Saturday, January 30, 2010

Surviving childhood

One of the things we aging boomers love to talk about is how much safer the world used to be when we were kids.

It was in some respects. Mostly, though, I wonder how we survived.

As kids in the 1950s and 60s we were allowed to roam our entire neighborhoods from sunup to sundown free and unfettered from fear of death or abduction. Nobody was ever snatched off the street. That possibility never even crossed our minds.

We didn’t have drive-by shootings. Hell, we didn’t have drive-thru hamburger joints. Back then if you wanted to buy a burger or to shoot somebody you had to park the car and get out first.

It was a simpler, more forgiving time. But it was also a daily horror show we never even noticed.

Cars didn’t have seat belts until the mid-sixties and by then they seemed silly to those of us who grew up literally bouncing between the back and front seats everywhere our parents drove us. They didn’t mind in the least as long as we didn’t start fighting.

We had house fans with no protective cover to keep little fingers out of the whirling steel blades. If you had invented the electric fan doesn’t a protective cage over the front just seem like a natural piece of the big picture? How did they not think of that?

(I never heard of a single injury.)

I could go on and on…

The heat in our homes came up from the floor through metal grates that got hot enough to sear a waffle pattern into tender toddler feet and butts.

Everybody smoked cigarettes, cigars and pipes everywhere. I mean everywhere: on buses and trains; in grocery stores, movie theaters, restaurants, churches and in every room of every home in America. That’s where this attachment to “fresh air” started, you know. Think about it. No matter where you live these days, big city or wide-open spaces, the air is no fresher outside than it is inside. But you still say, “I need some fresh air,” and then you step out of a filtered, air conditioned room into downtown San Bernardino.

Dogs ran free when we were kids.

You let the dog out of the house and he was gone, who knows where, until he came back to the porch and demanded re-entry. That might be the next day or the day after that. If he bit somebody while he was out you never knew about it. If he tangled with another dog you’d see him trot back into the house at dinner time, tongue and tail wagging happily, with one bloody ear and a mangled eyeball. You didn’t take him to the vet unless he’d been hit by a car and even then if he could hobble out of the street on two of his four legs Skippy was good to go.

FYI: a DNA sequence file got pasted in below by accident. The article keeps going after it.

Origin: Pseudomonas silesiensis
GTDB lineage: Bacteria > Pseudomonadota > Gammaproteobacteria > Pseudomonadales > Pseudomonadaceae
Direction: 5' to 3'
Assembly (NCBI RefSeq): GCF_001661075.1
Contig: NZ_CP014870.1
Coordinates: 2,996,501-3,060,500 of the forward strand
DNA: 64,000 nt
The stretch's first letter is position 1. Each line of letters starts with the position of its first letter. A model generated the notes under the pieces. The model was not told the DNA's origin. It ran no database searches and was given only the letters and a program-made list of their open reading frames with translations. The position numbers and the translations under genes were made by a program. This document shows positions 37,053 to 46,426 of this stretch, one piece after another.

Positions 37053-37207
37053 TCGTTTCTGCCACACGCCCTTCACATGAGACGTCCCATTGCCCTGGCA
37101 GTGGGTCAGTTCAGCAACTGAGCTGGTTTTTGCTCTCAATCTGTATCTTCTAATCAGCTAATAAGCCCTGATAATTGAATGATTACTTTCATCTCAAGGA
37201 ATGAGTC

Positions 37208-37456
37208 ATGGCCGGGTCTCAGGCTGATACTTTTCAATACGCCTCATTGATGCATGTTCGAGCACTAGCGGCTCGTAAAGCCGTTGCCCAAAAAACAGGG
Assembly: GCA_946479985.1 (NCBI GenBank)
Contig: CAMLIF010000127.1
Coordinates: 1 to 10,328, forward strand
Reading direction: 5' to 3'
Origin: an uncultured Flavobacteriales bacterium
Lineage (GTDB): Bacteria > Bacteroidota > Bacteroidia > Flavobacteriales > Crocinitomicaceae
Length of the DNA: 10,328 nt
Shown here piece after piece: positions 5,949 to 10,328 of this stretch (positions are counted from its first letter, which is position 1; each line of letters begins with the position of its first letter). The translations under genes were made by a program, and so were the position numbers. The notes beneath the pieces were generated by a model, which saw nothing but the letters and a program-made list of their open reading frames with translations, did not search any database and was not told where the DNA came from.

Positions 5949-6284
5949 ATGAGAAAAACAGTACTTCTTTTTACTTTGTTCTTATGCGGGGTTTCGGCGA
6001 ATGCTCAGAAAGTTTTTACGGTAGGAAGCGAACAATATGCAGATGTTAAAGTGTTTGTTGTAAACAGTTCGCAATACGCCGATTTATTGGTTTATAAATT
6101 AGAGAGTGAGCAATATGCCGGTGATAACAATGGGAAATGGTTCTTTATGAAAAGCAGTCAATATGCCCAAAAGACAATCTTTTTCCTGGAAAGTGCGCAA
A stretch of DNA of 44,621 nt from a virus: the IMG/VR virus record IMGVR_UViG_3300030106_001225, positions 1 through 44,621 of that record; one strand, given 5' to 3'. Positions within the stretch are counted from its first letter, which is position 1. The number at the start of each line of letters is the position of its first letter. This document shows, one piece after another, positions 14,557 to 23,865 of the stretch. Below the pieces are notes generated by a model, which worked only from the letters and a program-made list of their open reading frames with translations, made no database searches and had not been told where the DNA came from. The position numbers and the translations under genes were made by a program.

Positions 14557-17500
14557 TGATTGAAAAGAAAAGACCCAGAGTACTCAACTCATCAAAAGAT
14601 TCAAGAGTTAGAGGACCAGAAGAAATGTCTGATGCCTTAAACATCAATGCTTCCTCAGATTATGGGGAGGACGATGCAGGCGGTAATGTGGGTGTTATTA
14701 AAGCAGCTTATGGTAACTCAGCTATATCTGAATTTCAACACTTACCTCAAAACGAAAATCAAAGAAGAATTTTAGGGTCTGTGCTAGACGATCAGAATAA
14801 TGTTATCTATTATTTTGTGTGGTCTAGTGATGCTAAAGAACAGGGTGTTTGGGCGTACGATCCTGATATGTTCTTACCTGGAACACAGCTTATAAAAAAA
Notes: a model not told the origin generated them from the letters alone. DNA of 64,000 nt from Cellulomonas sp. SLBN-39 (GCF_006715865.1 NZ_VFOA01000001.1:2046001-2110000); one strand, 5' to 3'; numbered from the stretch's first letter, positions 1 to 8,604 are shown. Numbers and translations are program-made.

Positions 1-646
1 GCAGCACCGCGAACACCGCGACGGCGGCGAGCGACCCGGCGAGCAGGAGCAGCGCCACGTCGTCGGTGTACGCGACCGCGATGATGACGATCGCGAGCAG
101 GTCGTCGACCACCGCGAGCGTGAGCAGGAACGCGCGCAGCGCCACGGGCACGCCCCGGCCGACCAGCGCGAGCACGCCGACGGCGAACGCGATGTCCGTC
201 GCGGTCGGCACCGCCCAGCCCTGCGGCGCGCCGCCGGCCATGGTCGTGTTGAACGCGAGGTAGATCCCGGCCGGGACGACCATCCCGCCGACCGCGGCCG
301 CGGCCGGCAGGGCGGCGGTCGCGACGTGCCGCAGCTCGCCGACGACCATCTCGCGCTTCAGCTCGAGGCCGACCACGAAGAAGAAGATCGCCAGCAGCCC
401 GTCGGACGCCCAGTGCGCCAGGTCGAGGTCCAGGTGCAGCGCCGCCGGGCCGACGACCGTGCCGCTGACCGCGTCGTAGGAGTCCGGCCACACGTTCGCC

We had killer toys. Literally.

When I was a kid we would choose up sides and have wars using toy guns that were nearly as deadly as real ones. We had air-powered BB-rifles and pistols that allowed us to fire tiny steel balls with enough velocity to embed them under the skin of another kid, a dog or a cat. It stung but we loved it. This is where we first heard the sentence, “You could put an eye out with that!” Nobody ever stopped us from trying but the warning was issued occasionally and apparently it was heeded. Nobody ever lost an eye to a BB-gun assault.

If there weren’t enough BB-guns to go around, we’d just throw rocks.

Seriously, rock fights. And worse…

We had toy bows and arrows. Oh sure, the arrows had rubber cups on the end. You just took those off and whittled the wooden shaft into a pencil-sharp point.

And mind you, this was all going on shortly after World War II ended.

We had firecrackers. We made bottle rockets out of wooden match heads cautiously jammed tightly together into glass aspirin bottles. If you weren’t as careful as a brain surgeon they became instantaneous bombs, igniting in hand and shooting shards of red-hot glass dozens of feet in all directions.

I’m not making this up!

One idiot kid I remember used to lie down on the ground and have the rest of us drop a huge rock — say, the size and weight of a bowling ball — right over his face.

We weren’t very tall, maybe four feet. He’d always roll out of the way before the rock hit the ground. He never failed.

We climbed trees, great cottonwoods, scampering twenty or thirty feet above the ground. Once I fell, skinning my bare back as I slid down the trunk of that great tree, landing hard on its exposed roots. My grandma sprayed Bactine on my injuries and gave me a peanut butter and jelly sandwich on Wonder white bread. I watched Popeye on TV and felt a lot better.

We jumped off the roof of my grandparents’ house with completely ineffective home-made parachutes.

One of my goofy uncles used to bounce on the roof on a pogo stick.

And we wondered why Grandpa drank.

Nobody died. We seldom cried. And now we worry about our own kids and theirs.

They missed so much.

© Copyright 2010, Dave Williams. All rights reserved.

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